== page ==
Scottish National Dictionary (1700–)

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KNOIT, n.1 Also noit, noyt (Rnf. 1837 Crawfurd MSS. XI. 320), nuit; knite, knyte; and derivs. noityon, nutyeen, for the second syllable of which compare bunion. [(k)nɔit; ne.Sc. knəit]

1. A big bit, a large piece, a chunk, a hunk, lump (n.Sc. 1808 Jam.; ne.Sc. 1960, knyte); fig. a strong, sturdily built person (ne.Sc. 1960). Also dims. knytie, knytach(ie) (Bnff.3 c.1925), knitelich (Abd.15 1924), knoitle (Ags. 1919 T.S.D.C.). Abd. 1882 W. Alexander My Ain Folk 180:
He tried to tak' 'er up for sellin' butter wi' a knyte o' croods i' the hert o' ilka pun' o't.
Rnf. 1884 J. Nicholson Willie Waugh 20:
Big knoits o' chuckies, causey stanes o' granite.
Ags. 1896 A. Blair Robin and Marget 82:
I gaed an' got the wee goblet, put in water, a wee knoit butter, an' a tick meal.
Mry.1 1925:
A knite o' a loon.
Abd. 1957 People's Jnl. (9 Nov.):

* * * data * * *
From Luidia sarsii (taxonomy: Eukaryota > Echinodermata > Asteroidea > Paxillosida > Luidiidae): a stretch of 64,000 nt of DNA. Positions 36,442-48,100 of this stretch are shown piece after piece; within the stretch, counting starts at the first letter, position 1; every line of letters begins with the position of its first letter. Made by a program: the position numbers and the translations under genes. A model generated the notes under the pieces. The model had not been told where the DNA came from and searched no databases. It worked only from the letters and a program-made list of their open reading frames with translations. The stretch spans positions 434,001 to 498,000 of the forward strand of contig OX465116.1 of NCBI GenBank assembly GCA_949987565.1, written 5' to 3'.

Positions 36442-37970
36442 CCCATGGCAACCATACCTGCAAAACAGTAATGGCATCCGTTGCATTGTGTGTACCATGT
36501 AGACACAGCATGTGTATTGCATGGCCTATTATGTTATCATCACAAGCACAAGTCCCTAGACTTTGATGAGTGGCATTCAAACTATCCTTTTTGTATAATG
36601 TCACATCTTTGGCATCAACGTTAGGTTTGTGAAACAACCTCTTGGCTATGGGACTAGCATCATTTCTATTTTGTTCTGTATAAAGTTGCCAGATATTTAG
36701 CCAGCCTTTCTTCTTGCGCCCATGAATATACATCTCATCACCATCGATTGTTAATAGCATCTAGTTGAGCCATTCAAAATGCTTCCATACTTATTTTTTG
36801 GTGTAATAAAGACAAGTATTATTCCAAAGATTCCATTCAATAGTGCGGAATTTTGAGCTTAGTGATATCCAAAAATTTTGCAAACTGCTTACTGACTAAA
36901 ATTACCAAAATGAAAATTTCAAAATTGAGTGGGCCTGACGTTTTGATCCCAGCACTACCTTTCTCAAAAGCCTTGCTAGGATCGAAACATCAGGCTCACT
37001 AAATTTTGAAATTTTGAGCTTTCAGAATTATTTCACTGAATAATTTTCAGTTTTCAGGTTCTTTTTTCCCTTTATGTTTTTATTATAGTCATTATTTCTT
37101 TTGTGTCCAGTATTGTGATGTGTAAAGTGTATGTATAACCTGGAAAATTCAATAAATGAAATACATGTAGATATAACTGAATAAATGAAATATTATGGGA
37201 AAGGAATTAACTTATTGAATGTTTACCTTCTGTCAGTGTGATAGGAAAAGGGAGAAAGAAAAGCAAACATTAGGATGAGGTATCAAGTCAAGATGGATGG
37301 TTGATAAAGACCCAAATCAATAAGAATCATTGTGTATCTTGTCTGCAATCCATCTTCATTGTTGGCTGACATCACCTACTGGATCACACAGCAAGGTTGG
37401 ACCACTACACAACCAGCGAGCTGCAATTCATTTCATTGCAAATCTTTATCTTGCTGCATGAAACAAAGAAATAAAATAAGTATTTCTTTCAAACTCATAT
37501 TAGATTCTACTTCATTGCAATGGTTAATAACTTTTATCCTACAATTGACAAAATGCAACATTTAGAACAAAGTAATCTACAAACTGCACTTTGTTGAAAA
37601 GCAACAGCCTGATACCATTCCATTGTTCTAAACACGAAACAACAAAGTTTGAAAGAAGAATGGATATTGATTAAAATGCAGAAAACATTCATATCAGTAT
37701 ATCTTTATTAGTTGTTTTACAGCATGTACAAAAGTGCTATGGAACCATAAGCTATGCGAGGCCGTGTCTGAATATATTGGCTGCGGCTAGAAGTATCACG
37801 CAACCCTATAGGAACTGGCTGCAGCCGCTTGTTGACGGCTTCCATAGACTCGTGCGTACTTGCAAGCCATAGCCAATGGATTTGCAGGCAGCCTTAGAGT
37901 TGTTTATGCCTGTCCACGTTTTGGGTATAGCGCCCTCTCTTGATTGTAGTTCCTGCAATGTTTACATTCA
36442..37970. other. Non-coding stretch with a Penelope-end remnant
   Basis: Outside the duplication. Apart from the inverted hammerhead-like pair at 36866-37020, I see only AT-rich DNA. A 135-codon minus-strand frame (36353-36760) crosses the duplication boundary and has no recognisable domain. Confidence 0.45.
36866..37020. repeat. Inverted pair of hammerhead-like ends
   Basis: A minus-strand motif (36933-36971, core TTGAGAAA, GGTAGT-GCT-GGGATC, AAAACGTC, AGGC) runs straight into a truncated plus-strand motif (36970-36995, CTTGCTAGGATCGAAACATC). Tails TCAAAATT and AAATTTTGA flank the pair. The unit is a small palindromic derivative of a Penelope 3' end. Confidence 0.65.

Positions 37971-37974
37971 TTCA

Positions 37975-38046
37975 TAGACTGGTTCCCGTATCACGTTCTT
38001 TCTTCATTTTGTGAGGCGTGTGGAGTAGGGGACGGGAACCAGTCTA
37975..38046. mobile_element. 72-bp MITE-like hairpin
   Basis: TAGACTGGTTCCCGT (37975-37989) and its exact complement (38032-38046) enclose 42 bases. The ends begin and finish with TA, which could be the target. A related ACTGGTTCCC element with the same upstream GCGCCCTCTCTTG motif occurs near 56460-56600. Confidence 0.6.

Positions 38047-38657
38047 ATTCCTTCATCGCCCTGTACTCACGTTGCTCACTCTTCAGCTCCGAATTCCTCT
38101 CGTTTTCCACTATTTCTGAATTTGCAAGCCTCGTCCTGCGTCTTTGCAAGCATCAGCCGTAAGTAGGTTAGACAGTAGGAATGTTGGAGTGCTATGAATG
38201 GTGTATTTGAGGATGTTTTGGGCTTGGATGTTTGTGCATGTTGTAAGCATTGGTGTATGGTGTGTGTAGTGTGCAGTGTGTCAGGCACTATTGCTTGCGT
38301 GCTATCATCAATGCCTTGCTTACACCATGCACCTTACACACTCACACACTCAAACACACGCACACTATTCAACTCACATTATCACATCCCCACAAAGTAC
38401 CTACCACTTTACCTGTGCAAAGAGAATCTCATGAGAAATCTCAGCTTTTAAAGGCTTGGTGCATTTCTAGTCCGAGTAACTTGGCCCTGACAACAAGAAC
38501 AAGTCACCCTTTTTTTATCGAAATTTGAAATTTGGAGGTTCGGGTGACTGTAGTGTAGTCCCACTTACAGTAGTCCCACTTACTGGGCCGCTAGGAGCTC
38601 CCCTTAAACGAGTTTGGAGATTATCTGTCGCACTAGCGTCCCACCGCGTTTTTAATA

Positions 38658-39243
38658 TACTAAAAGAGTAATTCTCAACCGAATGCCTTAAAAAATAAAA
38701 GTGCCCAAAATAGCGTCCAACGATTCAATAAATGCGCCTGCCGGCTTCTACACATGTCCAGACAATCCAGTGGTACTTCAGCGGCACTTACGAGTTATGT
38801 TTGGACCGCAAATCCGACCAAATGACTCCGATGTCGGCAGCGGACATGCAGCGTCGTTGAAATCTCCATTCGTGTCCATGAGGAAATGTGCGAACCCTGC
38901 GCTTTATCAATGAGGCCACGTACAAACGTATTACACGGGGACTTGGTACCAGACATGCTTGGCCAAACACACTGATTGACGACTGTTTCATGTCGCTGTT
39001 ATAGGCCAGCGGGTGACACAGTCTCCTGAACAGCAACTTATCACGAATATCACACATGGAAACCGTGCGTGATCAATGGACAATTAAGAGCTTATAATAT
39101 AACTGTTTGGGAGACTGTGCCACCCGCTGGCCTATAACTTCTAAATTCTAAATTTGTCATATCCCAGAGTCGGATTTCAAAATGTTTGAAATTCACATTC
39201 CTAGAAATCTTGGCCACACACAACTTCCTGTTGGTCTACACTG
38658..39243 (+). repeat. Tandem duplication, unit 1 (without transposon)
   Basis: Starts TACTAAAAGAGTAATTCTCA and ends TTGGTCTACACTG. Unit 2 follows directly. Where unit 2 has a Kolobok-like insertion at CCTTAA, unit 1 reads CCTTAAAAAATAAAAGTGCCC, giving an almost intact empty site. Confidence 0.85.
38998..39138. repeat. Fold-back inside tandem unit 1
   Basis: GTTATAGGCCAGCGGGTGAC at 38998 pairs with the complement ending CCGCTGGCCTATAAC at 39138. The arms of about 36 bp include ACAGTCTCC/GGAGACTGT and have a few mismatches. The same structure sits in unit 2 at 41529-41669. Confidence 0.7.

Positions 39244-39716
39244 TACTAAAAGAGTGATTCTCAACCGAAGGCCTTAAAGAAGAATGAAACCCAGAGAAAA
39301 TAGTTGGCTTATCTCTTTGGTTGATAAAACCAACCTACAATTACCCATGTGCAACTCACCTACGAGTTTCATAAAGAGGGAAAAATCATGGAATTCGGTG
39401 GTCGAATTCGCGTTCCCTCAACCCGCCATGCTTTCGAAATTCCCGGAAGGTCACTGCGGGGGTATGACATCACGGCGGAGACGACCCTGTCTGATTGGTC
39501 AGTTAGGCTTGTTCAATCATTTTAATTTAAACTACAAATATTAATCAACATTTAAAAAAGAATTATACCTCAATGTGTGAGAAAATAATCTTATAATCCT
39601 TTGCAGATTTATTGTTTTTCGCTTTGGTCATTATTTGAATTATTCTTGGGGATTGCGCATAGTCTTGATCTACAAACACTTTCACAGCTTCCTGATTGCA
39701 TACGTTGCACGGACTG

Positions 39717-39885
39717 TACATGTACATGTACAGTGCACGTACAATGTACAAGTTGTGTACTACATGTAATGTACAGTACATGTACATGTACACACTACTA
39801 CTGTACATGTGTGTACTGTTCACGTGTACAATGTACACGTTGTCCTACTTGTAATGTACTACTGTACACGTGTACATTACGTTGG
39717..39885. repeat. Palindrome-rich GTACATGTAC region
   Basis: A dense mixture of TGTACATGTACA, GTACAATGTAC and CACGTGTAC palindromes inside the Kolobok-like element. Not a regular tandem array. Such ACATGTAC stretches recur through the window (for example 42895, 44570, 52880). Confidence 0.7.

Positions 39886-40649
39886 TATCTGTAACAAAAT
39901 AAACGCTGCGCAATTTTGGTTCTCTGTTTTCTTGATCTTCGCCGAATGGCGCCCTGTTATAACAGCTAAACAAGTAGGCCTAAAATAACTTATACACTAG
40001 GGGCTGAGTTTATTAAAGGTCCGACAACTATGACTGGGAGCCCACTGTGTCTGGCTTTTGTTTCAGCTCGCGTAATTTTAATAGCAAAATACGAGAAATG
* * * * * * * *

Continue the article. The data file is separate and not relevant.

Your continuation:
The awfaest knyte o' beef ye ever saw.

Hence knoity, of a person: sturdy, stocky. Per. 1857 J. Stewart Sketches 47:
The watch-dog o' the wee toun Is nappy, knoity Donal' Mac.

2. A lump of wood used as a ball in shinty. Hdg. 1883 J. Martine Reminisc. 84:
Many a tough game has been played there, and many hard knocks and sore shins had to be endured before the “nuit” was “doulled.”

3. A knob, a lump, bump, a swelling on the joint of the big toe, a bunion (Ayr. 1880 Jam., noit(yon); Uls. 1905 Uls. Jnl. Archæol. 125; Kcd. 1960), a rounded protuberance such as a knuckle-joint (Kcb.4 1900). Hence knoited, -y, adj., knobby, knotted, noytit, nutit, lumpy, having prominent bones (Rnf. 1837 Crawfurd MSS. XI. 320). Sc. 1834 A. Picken Black Watch I. 271, 273:
He's rough and uncouth for a' his quality, besides having big knoity knees o' his ain. . . . It would gravel me to the bottom o' my stomach, to see that knoity-kneed Crombie win the day.

Deriv.: nittle [ < knuitle], a horn just appearing on an animal's head, one of the small stunted horns of a sheep (Cld. 1825 Jam.). Hence nittled, having such horns (Ib.) 4. A small rocky hill (Gall. 1824 MacTaggart Gallov. Encycl. 366). Now only in place-names (Kcb.).

[An altered form of knot, cf. Dotter, Doiter; Gote, goit; Stot, Stoit; Tote, toit. The diphthongisation is appar. felt to add emphasis. There may also be some influence from Knoit, v., n.2]

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"Knoit n.1". Dictionary of the Scots Language. 2004. Scottish Language Dictionaries Ltd. Accessed 26 Sep 2021 <>



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